In the wake of Japan’s nuclear disaster triggered by the quake and tsunami on March 11, decontamination efforts by the Japanese government have been at an unprecedented scale both in its extent and financial impact.
While decontamination efforts of the government aim to reduce or eliminate radiation and make Fukushima livable again, experts say it can also cause environmental problems.
The Ministry of Environment previously approximated about 15 to 31 cubic meters of contaminated soil and debris will need to be disposed. For the month of January, the Fukushima government is targeting at least 1,000 sq km of land for cleanup which means spraying buildings, scraping off contaminated soil and removing fallen leaves and plants.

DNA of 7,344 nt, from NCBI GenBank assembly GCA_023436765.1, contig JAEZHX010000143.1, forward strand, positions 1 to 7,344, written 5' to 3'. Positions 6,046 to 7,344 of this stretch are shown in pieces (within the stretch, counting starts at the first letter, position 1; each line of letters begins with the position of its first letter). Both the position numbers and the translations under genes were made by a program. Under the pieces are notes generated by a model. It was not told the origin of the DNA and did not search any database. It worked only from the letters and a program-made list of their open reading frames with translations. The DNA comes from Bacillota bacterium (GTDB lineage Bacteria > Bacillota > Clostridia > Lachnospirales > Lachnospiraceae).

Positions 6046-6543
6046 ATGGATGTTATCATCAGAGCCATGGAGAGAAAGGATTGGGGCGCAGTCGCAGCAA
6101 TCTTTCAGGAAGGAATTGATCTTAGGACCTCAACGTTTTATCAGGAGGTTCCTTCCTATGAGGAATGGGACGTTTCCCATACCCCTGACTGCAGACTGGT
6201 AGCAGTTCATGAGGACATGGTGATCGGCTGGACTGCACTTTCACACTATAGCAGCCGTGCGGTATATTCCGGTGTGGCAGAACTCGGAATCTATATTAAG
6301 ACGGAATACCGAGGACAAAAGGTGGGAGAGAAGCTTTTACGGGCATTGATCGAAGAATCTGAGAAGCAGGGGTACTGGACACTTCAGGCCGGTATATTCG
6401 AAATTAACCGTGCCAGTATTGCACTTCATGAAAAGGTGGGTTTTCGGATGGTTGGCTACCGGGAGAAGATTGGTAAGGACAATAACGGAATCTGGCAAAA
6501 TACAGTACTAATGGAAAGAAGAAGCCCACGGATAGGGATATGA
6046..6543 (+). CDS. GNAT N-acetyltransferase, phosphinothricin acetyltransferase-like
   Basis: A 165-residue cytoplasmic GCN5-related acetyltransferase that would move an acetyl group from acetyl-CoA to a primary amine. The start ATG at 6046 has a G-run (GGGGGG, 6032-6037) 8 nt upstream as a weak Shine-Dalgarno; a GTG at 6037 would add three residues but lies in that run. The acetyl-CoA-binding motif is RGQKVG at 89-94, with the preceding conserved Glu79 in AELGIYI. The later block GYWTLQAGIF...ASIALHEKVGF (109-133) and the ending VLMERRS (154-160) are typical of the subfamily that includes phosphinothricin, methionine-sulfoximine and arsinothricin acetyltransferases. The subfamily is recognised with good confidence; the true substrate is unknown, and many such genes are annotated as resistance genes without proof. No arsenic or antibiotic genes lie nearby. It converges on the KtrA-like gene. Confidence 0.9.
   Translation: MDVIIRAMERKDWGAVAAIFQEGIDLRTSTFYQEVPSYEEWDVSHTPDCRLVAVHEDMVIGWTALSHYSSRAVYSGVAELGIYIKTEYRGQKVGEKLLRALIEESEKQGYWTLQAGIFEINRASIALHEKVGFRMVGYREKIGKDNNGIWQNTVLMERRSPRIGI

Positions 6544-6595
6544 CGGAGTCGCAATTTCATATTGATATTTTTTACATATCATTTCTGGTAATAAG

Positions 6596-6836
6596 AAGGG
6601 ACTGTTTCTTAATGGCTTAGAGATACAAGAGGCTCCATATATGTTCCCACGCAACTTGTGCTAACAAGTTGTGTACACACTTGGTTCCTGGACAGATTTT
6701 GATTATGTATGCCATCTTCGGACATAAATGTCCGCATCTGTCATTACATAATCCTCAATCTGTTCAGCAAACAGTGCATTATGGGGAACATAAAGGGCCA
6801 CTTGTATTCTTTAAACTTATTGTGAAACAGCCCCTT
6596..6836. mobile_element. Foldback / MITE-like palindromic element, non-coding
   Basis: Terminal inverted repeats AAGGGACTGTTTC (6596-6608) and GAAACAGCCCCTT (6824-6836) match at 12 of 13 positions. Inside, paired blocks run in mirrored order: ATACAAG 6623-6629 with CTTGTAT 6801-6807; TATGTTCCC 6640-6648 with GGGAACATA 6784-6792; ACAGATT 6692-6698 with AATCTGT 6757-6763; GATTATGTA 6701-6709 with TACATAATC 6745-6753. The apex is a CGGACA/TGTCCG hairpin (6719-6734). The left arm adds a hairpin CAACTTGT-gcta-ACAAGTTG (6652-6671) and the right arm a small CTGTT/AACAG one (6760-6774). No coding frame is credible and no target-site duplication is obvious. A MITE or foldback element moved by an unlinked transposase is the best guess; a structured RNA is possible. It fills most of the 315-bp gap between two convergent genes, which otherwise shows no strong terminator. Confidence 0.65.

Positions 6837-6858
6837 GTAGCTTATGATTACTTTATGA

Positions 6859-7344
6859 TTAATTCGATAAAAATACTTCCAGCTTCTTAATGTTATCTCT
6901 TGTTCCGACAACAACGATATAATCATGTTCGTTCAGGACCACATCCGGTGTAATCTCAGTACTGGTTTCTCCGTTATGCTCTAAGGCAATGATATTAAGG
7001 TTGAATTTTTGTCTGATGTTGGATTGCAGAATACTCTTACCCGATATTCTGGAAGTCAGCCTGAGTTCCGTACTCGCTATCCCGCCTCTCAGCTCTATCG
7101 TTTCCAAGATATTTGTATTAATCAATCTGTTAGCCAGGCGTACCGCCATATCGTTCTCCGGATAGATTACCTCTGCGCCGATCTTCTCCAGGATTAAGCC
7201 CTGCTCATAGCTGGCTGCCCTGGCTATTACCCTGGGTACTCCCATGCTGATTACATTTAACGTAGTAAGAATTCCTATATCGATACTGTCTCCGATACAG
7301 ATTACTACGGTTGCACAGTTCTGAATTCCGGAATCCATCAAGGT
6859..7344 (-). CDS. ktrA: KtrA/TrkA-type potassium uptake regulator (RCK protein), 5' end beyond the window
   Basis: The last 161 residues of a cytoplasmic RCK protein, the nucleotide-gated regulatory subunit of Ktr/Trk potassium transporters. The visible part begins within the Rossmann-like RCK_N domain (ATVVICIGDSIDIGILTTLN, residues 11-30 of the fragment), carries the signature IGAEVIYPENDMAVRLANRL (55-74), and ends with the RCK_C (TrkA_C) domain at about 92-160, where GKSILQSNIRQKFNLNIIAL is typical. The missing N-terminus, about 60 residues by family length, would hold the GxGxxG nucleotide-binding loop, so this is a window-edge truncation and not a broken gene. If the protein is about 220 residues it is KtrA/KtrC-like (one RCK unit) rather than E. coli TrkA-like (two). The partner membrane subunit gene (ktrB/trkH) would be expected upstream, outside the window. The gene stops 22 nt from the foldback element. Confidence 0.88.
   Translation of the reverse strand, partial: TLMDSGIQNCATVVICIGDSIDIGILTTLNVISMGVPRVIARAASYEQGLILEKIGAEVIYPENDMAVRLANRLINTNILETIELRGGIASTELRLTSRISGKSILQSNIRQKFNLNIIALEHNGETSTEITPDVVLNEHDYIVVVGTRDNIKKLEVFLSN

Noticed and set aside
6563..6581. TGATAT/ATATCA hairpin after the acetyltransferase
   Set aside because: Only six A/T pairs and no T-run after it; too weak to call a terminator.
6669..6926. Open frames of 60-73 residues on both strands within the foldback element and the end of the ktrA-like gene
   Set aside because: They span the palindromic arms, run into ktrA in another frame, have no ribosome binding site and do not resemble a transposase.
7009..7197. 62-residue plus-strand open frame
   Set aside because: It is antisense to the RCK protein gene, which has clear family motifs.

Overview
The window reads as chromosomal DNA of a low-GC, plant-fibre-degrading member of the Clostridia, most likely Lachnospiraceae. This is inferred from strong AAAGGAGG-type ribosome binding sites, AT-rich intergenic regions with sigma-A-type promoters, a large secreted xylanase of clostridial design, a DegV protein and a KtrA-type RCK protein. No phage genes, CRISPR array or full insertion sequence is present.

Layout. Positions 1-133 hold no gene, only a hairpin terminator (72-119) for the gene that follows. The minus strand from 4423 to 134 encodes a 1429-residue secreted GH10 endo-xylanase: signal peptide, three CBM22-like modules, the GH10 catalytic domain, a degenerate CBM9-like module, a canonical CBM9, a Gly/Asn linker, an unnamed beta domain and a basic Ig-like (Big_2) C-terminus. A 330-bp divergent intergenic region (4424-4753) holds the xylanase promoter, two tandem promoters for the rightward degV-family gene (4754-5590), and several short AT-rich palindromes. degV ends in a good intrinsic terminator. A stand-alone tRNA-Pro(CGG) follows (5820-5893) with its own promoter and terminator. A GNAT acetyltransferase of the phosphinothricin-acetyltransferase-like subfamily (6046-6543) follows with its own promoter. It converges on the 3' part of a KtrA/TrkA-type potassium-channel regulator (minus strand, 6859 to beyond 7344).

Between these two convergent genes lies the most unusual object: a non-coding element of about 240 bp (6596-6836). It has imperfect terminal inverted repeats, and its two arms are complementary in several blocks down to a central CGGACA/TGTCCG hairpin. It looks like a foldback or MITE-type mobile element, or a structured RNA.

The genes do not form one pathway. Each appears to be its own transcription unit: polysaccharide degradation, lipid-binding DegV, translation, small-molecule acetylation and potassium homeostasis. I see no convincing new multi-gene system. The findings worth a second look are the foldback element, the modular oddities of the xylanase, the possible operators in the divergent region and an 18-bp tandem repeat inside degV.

Japan’s central government is mainly responsible for the decontamination of areas within the 20-kilometer radius from the crippled Fukushima Daiichi nuclear plant and those areas which exposure to radiation is estimated to exceed 20 mSv in a year.
Japan is divided by groups who have different views on the current cleanup efforts. Activists groups like Greenpeace are urging the government to expedite the decontamination. While there are those who believe that Fukushima is already safe to live in, many doubt the success of decontamination efforts and believe the government should spend on the relocation of residents. Many residents still remain fearful of going back to their homes and farms.